The U.S. Food and Drug Administration is the federal agency overseeing plans by the British genetic engineering firm Oxitec to release altered mosquitoes in the Keys, part of a plan to head off outbreaks of dengue fever.
But with little done so far in regard to the project, says Florida Keys Mosquito Control District Director Michael Doyle, the use of any such mosquitoes -- if it occurs -- is anything but imminent.
"It could be years," Doyle said. "That's partly because time is needed to do it correctly, and everyone wants to do it correctly. The FDA is asking Oxitec for data and information, so that's a very good sign."
By a good sign, Doyle said, he meant that any regulatory decisions made on the proposed project will have been carefully researched.
"FDA does not comment on the status of applications," said agency spokeswoman Morgan Liscinsky. "However, we can confirm that Oxitec has opened a file with FDA. FDA is the agency regulating Oxitec's genetically engineered ... mosquito."
The Aedes aegypti mosquito can carry dengue fever.
The lab-raised, genetically engineered ones limit the ability of their wild brethren to reproduce.
"It is not possible to predict when any decisions will be made, but no genetically engineered animals of any species that FDA regulates will be released in the United States, including for the purposes of field trials, without appropriate regulatory oversight," Liscinsky said.
Doyle will give an update on the situation today to the Mosquito Control board.
The proposal for release of the genetically altered mosquitoes has drawn international attention. A local Realtor and mother of three boys, Mila de Mier, circulated an online petition opposing the experiment through the website change.org, and so far has collected 115,000 cyber-signatures.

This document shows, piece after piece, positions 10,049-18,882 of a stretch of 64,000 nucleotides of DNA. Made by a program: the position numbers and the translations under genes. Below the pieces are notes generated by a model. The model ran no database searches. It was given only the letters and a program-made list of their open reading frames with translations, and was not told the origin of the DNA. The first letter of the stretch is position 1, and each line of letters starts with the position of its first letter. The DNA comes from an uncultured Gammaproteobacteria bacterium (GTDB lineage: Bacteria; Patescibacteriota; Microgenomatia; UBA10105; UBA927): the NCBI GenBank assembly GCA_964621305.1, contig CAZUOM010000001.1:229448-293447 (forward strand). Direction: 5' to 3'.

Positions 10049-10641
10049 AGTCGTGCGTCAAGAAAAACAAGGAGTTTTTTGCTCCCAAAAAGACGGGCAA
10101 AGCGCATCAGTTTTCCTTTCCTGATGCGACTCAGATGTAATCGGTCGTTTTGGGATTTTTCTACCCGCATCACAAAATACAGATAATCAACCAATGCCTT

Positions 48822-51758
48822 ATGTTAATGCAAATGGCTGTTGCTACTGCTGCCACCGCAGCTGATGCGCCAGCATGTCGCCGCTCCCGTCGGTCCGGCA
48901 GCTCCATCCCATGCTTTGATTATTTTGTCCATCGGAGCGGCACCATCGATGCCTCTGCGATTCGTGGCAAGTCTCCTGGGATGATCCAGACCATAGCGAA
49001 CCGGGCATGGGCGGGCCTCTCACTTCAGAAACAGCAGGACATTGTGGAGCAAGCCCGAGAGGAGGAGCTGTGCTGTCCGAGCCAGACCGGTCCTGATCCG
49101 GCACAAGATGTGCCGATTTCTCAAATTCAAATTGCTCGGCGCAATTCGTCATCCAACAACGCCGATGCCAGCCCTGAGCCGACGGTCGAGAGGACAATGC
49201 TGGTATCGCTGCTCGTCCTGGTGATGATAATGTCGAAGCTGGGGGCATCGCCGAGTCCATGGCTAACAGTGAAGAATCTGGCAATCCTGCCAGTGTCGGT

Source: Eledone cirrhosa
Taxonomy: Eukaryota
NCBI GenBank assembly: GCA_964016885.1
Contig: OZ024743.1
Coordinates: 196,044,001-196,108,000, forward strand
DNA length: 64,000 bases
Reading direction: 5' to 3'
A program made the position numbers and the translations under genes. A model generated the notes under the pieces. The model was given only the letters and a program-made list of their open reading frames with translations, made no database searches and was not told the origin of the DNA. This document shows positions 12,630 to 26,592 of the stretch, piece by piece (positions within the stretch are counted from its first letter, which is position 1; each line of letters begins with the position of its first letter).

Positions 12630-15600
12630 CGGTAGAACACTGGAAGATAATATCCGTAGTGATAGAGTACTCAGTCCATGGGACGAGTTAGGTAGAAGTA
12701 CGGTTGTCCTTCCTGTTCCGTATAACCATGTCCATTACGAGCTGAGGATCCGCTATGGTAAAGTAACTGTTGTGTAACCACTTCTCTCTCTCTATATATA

She does not trust assurances that any project is still a long way off.
"If something goes wrong, who is going to be liable for loss of business here?" she said. "When the business is lost, are we going to tell people, please come here 2 for 1, be a part of the experiment?"
Even if the regulatory process moves smoothly and quickly, Doyle said, there are a number of factors to consider before a green light could be given.
In addition to FDA approval and approval by the Florida Keys Mosquito Control District, Doyle said, there are other factors that will add delays.
A place to grow eggs would have to be constructed, he said. And officials would have to determine the timing of a release, if one is ever authorized.
"To be done right, it really should be done in the spring, when the natural mosquito population is very low," said Doyle, adding that this spring would be difficult, if not impossible, considering the preliminary regulatory work to be done. "So you would not want to do it in mid-summer when there are also millions of wild mosquitoes you are trying to suppress."